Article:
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John Deere avoids cost with Cisco Wireless Architecture

September 29, 2011 at 11:40 am PST

Maybe you’ve seen the recent article in RFID Journal: John Deere Planter Factory Gains Efficiency.

John Deere, working with integration and technology partners Prime Technologies (now Kubica) and AeroScout, used the existing Cisco Wi-Fi networking nodes that it had already installed throughout the facility to avoid the expense of installing RFID readers for a new manufacturing solution.

John Deere MaxEmergeXP

Here’s the story: John Deere’s  Seeding Group factory in Moline, Ill. was seeking an automated solution to improve on its manual work in process manufacturing system.  It wanted to increase efficiency in the way it replenished welding material as well as improve the way it carried out processes at its assembly stations at the plant. The factory in question assembles John Deere’s  row-crop planter machines -- the MaxEmerge XP range -  that are used by farmers to deposit a variety of seed in soils and seedbeds.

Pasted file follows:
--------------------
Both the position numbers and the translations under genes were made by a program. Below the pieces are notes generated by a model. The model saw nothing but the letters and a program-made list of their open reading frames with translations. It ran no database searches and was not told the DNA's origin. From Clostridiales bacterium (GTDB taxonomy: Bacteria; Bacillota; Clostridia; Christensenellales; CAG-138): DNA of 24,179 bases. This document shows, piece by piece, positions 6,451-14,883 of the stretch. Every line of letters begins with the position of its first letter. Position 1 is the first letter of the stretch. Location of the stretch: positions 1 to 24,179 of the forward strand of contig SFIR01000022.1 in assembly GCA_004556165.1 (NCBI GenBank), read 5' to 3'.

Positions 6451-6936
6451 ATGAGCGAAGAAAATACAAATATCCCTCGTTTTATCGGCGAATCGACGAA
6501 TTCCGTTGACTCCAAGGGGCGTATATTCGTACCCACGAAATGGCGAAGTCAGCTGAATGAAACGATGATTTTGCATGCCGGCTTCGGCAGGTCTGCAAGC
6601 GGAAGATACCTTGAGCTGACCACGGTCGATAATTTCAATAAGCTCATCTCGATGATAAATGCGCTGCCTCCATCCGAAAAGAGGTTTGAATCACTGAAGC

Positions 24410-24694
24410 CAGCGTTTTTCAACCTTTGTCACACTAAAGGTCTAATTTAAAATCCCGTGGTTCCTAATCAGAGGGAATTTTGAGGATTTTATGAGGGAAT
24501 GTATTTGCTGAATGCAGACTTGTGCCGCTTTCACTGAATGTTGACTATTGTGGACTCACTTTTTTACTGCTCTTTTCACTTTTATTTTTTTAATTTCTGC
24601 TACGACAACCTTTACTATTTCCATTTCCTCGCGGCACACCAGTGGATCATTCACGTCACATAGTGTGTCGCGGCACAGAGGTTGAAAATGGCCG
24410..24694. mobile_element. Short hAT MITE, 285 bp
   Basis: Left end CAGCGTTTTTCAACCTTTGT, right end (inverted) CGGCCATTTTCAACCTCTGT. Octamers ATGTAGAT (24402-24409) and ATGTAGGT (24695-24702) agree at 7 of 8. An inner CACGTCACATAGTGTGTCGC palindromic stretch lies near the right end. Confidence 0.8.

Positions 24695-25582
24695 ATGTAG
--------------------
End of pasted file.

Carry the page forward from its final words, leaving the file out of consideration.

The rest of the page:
The new system uses a wireless back-haul to a Cisco infrastructure that enables the SAP, reporting and programmable logic controller (PLC) systems to communicate live.  It’s intended to improve material replenishment and reduce delays caused by waiting for materials in its welding areas.  It allows the equipment manufacturer’s kitting staff to boost material replenishment speed, and allows assembly workers to prepare for specific equipment as it approaches their assembly stations. The RFID Journal Story goes into excellent detail on the wip process and the process improvement, but I did want to reiterate some of the key business metrics:

“Our goal was to improve Takt time *,” says Shay O’Neal, John Deere Seeding Group’s project manager, who expects the reduction to increase from what he estimates may be about 5 percent improvement in Takt time thus far. He reckons there has been a 40 percent reduction in cycle time because of the improvement in replenishment. He has also seen a decrease in overtime work undertaken by kitting staff at the welding station. “I was pleasantly surprised to see how well the system met our needs,” O’Neal said in the RFID Journal article.

  • John Deere has seen a 40 percent increase in efficiency in welding due to improvements in material replenishment and fewer delays caused by waiting for materials in its welding areas.